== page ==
There are few feelings better than listening to it rain the night after finishing planting fall food plots. I was anticipating the rain, caused by a tropical storm in the Gulf. We hustled hard for two days spraying and planting. We logged more than 26 tractor hours during those two days. The first sprinkles occurred after the Antler Dirt had all been spread and there were only two acres left to no-till drill.
The first average frost date at The Proving Grounds is October 14th. I like to plant fall forage at least 45 days before the first predicted frost. However, there was no need to plant earlier this year at The Proving Grounds due to the drought conditions.
The range gauge showed 4 inches of rain this morning. Most of the rain was in a slow even pace. A huge advantage of using a no-till drill is that minimum soil disturbance occurs. This combined with my program of simply spraying or mowing the existing crop and using a no-till drill means there is little chance of erosion. The plots show no sign of washing even after 4” of rain.
The plots should be dark green with growing vegetation soon. The deer and other wildlife will benefit from the nutritious vegetation and my family and guests will enjoy observing deer in the plots.
The rain was a huge blessing!
Growing Deer together,
There are 13 days until archery season in Missouri opens. I have some stands and binds already in place, but need to put out more during the next few days. I select where to hunt based on three criteria. These include identifying a limited resource that deer require (food, cover, and water), will the wind be favorable during the time I should hunt that location, and can I approach the stand or blind location without spooking the deer I wish to hunt? The answers to these are all based on M.R.I. (Most Recent Information).
For example, even though it rained 1.5” yesterday at The Proving Grounds, I didn’t notice any more water in the creek, or any of the dry ponds now holding water. I did notice the amount of water in two of the ponds that have been holding water increased! Hence, water remains a necessary resource for deer that is available in a limited distribution. Hunting near water should be productive unless it rains significantly more before the season opens.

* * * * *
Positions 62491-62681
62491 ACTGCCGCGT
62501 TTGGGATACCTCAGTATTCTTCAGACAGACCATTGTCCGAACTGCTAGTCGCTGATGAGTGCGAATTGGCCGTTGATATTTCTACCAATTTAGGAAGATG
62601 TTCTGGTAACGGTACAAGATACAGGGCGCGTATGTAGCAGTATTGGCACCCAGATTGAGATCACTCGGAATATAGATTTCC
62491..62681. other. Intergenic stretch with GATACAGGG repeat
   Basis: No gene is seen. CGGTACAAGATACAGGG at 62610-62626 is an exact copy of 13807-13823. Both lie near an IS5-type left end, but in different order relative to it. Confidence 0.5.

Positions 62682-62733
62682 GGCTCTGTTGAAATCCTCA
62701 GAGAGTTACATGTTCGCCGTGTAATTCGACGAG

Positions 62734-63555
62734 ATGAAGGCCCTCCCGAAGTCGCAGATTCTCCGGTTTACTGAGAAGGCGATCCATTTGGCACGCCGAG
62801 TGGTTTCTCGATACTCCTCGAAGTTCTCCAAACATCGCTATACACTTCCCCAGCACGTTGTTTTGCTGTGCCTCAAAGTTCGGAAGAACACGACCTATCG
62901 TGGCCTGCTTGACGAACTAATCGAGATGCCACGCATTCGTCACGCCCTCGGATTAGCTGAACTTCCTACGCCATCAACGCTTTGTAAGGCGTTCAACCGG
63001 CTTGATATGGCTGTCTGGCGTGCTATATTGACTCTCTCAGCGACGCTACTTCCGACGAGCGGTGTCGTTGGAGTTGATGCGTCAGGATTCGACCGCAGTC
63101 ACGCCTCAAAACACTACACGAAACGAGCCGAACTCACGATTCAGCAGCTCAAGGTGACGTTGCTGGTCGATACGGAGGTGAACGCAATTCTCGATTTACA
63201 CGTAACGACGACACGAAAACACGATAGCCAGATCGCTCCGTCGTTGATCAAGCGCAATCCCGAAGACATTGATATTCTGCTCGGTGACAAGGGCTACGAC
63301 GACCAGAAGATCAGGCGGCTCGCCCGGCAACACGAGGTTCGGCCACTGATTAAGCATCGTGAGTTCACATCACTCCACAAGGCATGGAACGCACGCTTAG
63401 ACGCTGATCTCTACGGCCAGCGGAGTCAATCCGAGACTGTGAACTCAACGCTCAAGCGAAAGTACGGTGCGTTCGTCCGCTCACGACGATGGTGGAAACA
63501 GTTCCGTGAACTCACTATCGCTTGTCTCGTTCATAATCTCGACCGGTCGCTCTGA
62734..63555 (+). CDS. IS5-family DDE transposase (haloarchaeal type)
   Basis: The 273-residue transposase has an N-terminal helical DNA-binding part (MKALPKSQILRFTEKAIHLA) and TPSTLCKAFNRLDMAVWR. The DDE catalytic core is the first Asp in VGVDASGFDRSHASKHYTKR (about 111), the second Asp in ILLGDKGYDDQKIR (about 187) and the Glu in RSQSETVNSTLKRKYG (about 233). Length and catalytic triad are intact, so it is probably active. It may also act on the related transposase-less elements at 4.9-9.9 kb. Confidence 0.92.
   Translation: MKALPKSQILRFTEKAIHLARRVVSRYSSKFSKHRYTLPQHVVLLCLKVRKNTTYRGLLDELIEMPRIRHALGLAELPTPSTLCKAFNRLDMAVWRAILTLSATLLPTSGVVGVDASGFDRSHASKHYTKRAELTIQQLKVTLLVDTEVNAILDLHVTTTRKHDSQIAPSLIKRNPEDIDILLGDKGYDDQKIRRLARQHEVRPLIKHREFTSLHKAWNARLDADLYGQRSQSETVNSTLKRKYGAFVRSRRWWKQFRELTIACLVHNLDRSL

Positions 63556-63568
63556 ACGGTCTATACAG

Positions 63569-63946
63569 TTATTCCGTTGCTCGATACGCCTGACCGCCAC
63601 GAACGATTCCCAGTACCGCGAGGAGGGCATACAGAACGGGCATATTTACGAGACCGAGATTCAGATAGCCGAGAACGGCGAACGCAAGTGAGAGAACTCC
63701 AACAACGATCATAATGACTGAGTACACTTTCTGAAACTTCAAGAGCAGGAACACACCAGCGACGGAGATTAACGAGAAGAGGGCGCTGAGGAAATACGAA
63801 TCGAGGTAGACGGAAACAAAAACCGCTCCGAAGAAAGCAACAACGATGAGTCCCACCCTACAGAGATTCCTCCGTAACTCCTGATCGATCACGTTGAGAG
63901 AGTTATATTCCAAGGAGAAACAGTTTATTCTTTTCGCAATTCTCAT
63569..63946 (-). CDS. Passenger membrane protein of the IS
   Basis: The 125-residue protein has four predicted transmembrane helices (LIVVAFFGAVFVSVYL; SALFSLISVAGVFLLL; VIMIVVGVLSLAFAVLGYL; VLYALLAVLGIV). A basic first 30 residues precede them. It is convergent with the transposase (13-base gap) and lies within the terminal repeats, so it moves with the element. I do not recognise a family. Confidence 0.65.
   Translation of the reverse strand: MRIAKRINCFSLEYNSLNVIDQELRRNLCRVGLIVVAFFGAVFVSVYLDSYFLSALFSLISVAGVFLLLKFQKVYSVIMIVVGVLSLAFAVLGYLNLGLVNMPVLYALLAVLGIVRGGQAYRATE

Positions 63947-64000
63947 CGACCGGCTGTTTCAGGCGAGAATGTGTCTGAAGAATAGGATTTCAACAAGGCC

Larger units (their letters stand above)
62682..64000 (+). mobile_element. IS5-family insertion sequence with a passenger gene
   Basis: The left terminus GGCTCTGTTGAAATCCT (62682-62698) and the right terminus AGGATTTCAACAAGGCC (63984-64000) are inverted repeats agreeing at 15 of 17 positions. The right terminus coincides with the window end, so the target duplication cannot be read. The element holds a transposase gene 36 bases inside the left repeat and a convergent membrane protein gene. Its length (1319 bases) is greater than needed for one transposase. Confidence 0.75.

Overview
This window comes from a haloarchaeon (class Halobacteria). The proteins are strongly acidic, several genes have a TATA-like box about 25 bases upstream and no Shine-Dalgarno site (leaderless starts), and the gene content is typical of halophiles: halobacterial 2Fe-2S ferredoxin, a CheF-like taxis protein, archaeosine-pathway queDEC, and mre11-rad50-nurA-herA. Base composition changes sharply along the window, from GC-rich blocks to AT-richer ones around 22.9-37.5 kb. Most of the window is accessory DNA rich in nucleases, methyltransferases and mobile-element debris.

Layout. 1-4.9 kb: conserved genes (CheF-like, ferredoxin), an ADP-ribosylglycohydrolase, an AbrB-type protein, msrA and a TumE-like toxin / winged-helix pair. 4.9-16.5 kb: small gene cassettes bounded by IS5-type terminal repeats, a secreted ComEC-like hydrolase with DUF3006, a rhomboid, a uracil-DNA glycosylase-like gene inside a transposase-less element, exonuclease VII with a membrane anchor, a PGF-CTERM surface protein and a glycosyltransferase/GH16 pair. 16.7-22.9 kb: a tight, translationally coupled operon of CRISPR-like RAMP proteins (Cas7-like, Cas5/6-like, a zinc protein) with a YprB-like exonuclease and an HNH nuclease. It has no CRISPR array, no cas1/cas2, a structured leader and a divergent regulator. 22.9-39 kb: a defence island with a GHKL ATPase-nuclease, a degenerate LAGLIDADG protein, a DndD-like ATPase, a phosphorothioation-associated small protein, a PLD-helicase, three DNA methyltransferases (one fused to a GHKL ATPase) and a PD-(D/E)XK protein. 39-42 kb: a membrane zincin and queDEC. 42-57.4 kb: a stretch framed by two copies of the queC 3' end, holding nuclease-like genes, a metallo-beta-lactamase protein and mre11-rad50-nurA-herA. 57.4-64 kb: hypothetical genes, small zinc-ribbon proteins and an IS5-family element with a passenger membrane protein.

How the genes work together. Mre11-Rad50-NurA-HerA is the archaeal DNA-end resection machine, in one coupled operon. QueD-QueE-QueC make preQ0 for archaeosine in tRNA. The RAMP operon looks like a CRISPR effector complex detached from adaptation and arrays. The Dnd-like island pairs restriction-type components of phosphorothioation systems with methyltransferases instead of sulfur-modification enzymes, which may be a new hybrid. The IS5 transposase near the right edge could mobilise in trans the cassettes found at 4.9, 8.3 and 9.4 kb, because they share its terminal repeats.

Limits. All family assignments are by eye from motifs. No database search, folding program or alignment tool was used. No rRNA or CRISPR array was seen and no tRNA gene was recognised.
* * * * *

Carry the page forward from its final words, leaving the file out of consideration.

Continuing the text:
I have a stand at one of these locations and will place a ground blind near the other. I can approach one either during the morning or afternoon as long as the wind is from the south or west. The other location is on a bottom and I doubt I can approach it during the morning without spooking the bucks that are using that pond based on trail camera images. However, I believe I can approach it during the afternoon.
Remember, scouting should be more than simply locating a sign around a limited resource. It is just as, if not more important to also determine how you can approach the area with the limited resource without spooking the deer you wish to hunt and remaining undetected.
Growing Deer together,
Brad and I had prepared to implement a 35 acre Rx fire yesterday. We had fire breaks in place, plenty of water to keep us hydrated, etc. With radios charged and drip torches in hand we hiked up the mountain. The humidity dropped to 30% by noon and the winds were in a favorable direction at 3-7 miles and hour.
Brad began walking with his drip torch as I watched to see how the fire would react. I watched and watched. I’ve seen more smoke from a barbeque grill! Even though the drought conditions are severe at The Proving Grounds and conditions were favorable for an Rx fire, we couldn’t get the area to burn. The reason was there wasn’t enough flammable fuel. We had burned this same area early this year in the spring. It had responded with an abundance of forbs, native grasses, and some unwanted hardwood saplings. Our management goal for this area is to serve as a sanctuary and provide native forage. The fire this spring consumed most of the fine fuels and created a healthy environment for the vegetation that grew after the fire. The number of deer beds, amount of scat, and the deer we observed while trying to ignite the area all confirmed the value of this area to wildlife. The plants were healthy and fire resistant.